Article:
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Bunias orientalis - L.

Common Name Turkish Rocket, Turkish wartycabbage
Family Brassicaceae or Cruciferae
USDA hardiness 6-9
Known Hazards None known
Habitats A weed of cultivated and waste ground[50, 200].
Range N. America. Europe - Caucasus, S. Russia. Naturalized in Britain[17].
Edibility Rating    (4 of 5)
Other Uses    (0 of 5)
Weed Potential No
Medicinal Rating    (0 of 5)
Care (info)
Fully Hardy Moist Soil Full sun
Bunias orientalis Turkish Rocket, Turkish wartycabbage


http://commons.wikimedia.org/wiki/File:202_Bunias_orientalis.jpg
Bunias orientalis Turkish Rocket, Turkish wartycabbage
http://commons.wikimedia.org/wiki/User:Don_Pedro28

 

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Summary


Physical Characteristics

 icon of manicon of flower
Bunias orientalis is a PERENNIAL growing to 0.9 m (3ft) by 0.5 m (1ft 8in).
See above for USDA hardiness. It is hardy to UK zone 7 and is not frost tender. It is in flower from May to August, and the seeds ripen from July to September. The species is hermaphrodite (has both male and female organs) and is pollinated by Bees, flies. The plant is self-fertile.
Suitable for: light (sandy), medium (loamy) and heavy (clay) soils. Suitable pH: mildly acid, neutral and basic (mildly alkaline) soils. It cannot grow in the shade. It prefers moist soil.

UK Hardiness Map US Hardiness Map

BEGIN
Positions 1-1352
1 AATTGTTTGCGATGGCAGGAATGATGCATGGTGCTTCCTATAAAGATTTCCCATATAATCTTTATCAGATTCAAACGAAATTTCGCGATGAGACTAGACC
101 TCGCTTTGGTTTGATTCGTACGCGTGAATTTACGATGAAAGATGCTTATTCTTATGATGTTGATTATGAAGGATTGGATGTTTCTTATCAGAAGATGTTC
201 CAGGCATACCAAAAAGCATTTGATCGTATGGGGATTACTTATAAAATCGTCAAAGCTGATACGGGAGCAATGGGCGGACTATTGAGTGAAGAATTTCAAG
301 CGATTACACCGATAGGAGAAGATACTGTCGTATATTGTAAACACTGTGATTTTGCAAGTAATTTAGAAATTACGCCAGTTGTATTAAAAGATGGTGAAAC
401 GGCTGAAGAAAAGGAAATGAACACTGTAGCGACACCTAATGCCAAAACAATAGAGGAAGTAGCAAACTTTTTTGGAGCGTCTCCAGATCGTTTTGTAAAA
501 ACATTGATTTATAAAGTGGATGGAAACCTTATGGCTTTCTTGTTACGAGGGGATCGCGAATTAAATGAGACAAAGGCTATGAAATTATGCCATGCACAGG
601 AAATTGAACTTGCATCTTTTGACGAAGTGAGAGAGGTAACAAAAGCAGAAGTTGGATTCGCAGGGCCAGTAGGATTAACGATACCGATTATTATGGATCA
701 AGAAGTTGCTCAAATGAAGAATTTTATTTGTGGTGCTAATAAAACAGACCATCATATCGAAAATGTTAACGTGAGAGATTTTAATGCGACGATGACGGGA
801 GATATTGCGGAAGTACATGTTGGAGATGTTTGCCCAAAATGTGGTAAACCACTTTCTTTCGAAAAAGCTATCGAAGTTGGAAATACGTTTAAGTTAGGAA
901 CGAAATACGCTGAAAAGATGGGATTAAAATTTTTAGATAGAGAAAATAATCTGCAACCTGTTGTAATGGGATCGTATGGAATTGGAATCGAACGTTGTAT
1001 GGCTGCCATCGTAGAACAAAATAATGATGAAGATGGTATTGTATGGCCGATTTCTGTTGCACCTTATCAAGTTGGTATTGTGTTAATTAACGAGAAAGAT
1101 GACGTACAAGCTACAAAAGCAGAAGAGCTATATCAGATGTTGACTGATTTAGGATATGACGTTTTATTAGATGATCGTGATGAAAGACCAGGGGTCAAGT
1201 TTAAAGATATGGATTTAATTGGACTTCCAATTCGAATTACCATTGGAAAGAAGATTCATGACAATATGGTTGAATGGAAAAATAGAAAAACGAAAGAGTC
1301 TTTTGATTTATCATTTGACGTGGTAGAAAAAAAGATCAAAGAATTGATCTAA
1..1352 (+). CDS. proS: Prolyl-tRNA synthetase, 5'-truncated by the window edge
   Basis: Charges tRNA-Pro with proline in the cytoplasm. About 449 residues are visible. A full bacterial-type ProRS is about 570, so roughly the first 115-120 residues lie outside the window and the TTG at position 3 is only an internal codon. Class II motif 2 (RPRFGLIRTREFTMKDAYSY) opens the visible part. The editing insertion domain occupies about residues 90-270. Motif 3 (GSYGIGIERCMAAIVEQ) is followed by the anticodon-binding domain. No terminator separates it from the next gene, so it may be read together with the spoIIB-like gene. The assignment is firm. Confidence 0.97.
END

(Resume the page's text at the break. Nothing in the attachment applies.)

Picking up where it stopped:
Synonyms

Plant Habitats

Woodland Garden Sunny Edge; Dappled Shade;

Edible Uses

Edible Parts: Flowers  Leaves  Stem
Edible Uses:

Leaves and young stems - raw or cooked[17, 61, 105, 177, 183]. The young leaves have a mild cabbage flavour that goes very well in a mixed salad, though some people find them indigestible[K]. The leaves are a bit hairy so we find them less than wonderful when eaten raw on their own[K]. The cooked leaves make an excellent vegetable[K]. The leaves are available early in the year, usually towards the end of winter, and the plant will continue to produce leaves until late autumn, with a bit of a gap when the plant is in flower[27, K]. Flower buds and flowering stems - raw or cooked[264]. A pleasant mild flavour with a delicate sweetness and cabbage-like flavour, they make an excellent broccoli substitute though they are rather smaller[K].

References   More on Edible Uses

Medicinal Uses

Plants For A Future can not take any responsibility for any adverse effects from the use of plants. Always seek advice from a professional before using a plant medicinally.


None known

References   More on Medicinal Uses

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Other Uses

None known

Special Uses

Food Forest

References   More on Other Uses

Cultivation details

A very easily grown plant, it succeeds in any soil in a sunny position[1, 200]. Plants have also been seen growing exceedingly well in the dappled shade of a woodland garden[K]. Plants are quite tolerant of neglect, growing well amongst long grass on our Cornish trial ground[K]. The young spring growth can be quite badly damaged by slugs, though more mature plants grow away so quickly that this does not seem to be a problem[K]. For polyculture design as well as the above-ground architecture (form - tree, shrub etc. and size shown above) information on the habit and root pattern is also useful and given here if available. The plant growth habit is a clumper with limited spread [1-2].